Monday, January 08, 2007

01/07/07, Sermon

How do we do it? No recipes allowed! We do it by faithfully refusing to faithfully take instruction or follow directions, including this directive to not follow directions. “Listen to me,” he said, saying, “Don’t listen to me!” Or, anyone else! Don’t take anyone’s word for it! Figure it out for yourself. Make it up as you go along.

Somebody else’s path is somebody else’s path. It isn’t your path. How can you be true to yourself and walk their path? How can you find your way by walking their way? Where do you think the ways, the paths, lead, anyway? They lead to YOUR heart, that’s where. They lead to YOUR “beam,” to the life that is YOUR’s to live. To the life with YOUR name on it. What good is a way that leads you to somebody else’s life? You should be searching for a way that leads to YOU.

We keep hearing, and perhaps, repeating, the phrase, “There are many ways up the mountain, but there is ONE mountain.” The implication is that God is THE mountain, that all paths lead to God, that God is THE core, or center, or ground, which draws all people to God. No matter how many ways there are of representing God, or expressing God, or understanding God, or saying who and how God is, and isn’t, and not matter how different, or even, mutually exclusive those ways are, there is, nevertheless, ONE God referenced by all of these various ways.

We might believe that one approach is as good as another, and that all approaches work equally well in leading us to God and connecting us with God. Or, we might believe that some approaches are better than others, and that some are downright stupid, and others are dangerously harmful, not only to one’s search for God, but also to one’s spiritual, and emotional, and perhaps even, physical wellbeing. But, we like to believe that, in the end, no matter what, we are all working toward the same goal, just taking different routes to the same destination, and that we will all wind up “in God,” “at God,” “with God” sooner or later. Well phooey on all that!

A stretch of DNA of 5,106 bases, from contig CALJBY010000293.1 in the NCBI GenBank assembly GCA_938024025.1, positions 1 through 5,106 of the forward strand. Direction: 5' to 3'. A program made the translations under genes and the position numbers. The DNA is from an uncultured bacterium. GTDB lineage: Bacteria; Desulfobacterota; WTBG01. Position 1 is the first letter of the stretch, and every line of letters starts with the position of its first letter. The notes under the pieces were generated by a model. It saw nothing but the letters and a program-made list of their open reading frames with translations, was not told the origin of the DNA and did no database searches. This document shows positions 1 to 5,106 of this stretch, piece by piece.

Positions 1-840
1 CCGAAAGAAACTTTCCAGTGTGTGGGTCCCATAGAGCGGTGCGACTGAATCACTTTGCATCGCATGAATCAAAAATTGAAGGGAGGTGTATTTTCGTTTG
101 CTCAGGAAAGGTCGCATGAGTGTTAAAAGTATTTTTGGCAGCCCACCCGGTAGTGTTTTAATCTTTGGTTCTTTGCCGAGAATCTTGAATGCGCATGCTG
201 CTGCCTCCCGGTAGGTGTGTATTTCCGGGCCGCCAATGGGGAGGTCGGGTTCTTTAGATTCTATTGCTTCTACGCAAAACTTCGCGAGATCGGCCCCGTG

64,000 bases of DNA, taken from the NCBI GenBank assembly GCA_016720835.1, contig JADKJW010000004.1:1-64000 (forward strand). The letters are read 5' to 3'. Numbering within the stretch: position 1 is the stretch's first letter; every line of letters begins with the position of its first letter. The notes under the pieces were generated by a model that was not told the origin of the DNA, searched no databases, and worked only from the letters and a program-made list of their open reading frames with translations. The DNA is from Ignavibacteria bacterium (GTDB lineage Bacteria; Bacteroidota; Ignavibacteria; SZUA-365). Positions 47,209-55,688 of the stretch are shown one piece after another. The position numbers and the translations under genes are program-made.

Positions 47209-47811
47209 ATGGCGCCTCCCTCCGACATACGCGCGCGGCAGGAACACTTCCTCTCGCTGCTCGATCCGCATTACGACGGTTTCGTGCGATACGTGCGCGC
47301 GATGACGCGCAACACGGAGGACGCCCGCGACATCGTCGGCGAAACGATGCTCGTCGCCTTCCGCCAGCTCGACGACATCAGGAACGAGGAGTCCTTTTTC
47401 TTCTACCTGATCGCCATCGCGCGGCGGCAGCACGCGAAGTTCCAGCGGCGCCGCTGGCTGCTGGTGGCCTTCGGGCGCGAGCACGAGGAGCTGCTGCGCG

Listen carefully now. I don’t want you to miss this. God is the PROCESS, not the goal, not the outcome, not the destination. God is not the end, the center, the core, the mountain. God is the manner in which we conduct ourselves as we wander around searching for God. God is the HOW, not the WHO or the WHAT! If we want to find God, we have to live in Godly ways. If we want to be “in God,” or “with God,” we have to “be as God is” starting right now.

Of course, there is a catch. Two catches, actually. The first catch has to do with our search for the path that leads to ourselves, for the life that is ours to live. We cannot find the way alone. The other catch has to do with how we conduct the search. We have to look for the path as God would look for the path. But, we cannot practice godliness alone. We need one another to find ourselves. And, we need one another to practice being God in the world.

It takes all of us. That’s one of the 10,000 spiritual laws. It takes all of us to ground us, center us, focus us, keep us going, and keep us from “flying off the handle,” and “chasing wild geese,” and “following red herrings,” and “going nowhere fast.” It takes all of us to wake us up and enable us to be aware and alive. The rest of us force discipline upon us and require accountability of us. We cannot live any old way at all and be true to ourselves, and be as God is.